The ring carrier can not carry the ring in either direction over the Blue Line - this is Off-side. The ring must be passed over the blue line to another team mate. The team mate has usually skated ahead of the ring carrier and is already across the Blue Line. This is the total reverse of hockey where the puck must cross the Blue Line before any offensive player does. This eliminates the situation where one player can carry the ring from one end to the other. Passing is a requirement.

Neither team is allowed to have skaters in the crease. If the team with the ring has a skater in the crease then they lose possession. If a player attempts to take the ring out of the crease they lose the ring. If the offensive team loses the ring it is a Goalie Ring. If the defensive team loses the ring then the offensive team gains the ring on a Free-Pass in the attacking zone.

On a Goalie Ring the goalie is given five seconds to throw the ring towards a team mate. The referee counts the seconds by extending his/her arm.

If the ring is in the crease the goalie has five seconds to get rid of it by either hitting it with her stick or picking it up and throwing it. If the ring is thrown beyond the Blue Line then the offensive team re-gains possession on a Free-Pass.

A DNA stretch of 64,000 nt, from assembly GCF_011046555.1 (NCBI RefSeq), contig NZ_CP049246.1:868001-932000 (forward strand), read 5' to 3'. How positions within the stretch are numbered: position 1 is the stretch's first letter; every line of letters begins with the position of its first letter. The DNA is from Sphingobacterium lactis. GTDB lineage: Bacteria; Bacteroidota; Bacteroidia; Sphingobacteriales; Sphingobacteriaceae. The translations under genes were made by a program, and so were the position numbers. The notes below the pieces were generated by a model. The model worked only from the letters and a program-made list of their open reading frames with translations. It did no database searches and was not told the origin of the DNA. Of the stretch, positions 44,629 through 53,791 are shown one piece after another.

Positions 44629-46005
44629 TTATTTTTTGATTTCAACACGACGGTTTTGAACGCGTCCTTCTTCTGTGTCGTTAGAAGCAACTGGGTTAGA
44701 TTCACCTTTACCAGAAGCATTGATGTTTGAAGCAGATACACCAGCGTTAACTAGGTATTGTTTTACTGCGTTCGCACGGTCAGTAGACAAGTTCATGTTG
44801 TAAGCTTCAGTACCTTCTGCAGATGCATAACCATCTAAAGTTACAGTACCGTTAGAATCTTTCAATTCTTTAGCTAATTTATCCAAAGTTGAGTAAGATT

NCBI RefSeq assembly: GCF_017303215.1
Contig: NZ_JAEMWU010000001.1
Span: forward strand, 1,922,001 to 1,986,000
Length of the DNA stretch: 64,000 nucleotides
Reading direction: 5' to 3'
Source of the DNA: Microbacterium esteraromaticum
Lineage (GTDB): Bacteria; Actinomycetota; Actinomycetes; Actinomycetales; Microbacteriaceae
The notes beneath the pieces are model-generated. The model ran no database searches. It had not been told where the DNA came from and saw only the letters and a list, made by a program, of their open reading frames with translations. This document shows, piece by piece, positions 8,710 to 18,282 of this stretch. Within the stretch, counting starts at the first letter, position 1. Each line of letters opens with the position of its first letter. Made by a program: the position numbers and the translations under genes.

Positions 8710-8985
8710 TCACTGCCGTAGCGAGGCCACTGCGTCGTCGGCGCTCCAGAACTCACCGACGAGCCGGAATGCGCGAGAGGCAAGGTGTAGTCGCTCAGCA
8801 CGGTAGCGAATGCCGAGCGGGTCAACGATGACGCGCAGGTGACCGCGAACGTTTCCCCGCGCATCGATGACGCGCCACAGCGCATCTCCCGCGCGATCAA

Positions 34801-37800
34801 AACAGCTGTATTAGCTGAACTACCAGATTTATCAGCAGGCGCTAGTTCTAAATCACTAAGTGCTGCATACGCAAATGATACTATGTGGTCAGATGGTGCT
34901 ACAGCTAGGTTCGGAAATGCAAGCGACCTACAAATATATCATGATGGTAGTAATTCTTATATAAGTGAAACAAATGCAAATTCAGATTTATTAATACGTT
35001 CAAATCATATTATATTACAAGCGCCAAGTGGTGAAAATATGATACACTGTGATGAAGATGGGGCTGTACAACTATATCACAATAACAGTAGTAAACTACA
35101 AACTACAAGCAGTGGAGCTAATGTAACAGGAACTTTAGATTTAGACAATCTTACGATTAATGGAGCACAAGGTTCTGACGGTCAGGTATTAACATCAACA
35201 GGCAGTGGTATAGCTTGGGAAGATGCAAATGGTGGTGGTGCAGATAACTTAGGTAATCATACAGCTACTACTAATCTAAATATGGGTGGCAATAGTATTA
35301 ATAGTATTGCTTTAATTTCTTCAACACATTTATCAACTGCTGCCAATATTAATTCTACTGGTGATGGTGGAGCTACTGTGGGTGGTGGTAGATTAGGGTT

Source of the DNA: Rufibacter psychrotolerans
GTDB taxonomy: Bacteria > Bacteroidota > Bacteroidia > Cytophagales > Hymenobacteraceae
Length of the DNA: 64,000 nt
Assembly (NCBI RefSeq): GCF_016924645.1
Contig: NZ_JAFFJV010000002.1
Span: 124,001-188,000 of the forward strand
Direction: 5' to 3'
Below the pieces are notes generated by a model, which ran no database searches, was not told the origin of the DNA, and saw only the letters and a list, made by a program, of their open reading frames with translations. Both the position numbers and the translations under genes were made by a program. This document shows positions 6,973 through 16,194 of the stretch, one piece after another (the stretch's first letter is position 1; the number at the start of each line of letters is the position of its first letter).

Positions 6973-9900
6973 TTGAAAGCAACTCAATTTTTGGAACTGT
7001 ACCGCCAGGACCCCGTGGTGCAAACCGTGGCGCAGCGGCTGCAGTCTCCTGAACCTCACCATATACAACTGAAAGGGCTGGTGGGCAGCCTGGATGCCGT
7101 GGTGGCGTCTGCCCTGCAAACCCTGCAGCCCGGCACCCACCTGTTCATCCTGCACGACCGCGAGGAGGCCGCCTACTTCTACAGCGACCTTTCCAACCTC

Face-Offs in ringette are like free kicks in soccer and are called Free-Pass. The ring is placed in the appropriate face-off circle. On the whistle one player then takes possession and has five seconds to either shoot or pass to a team mate; they cannot 'carry' the ring out of the circle. During this five seconds no other player is allowed in the face-off circle.

There is no icing as in hockey,  however a two-line pass (across both blue lines) is an Off-Side; i.e. the center line does not come into play.

Penalties, similar to hockey, are called for various infractions. Body checking is not allowed, however incidental body contact is permitted if the player is legitimately fighting for ring control. The usual way to get the ring back from the opposing team is to "check" the stick, this is permitted if contact is made in the lower two-thirds of the stick. Higher contact is considered high sticking or slashing depending on the outcome of the missed stick check.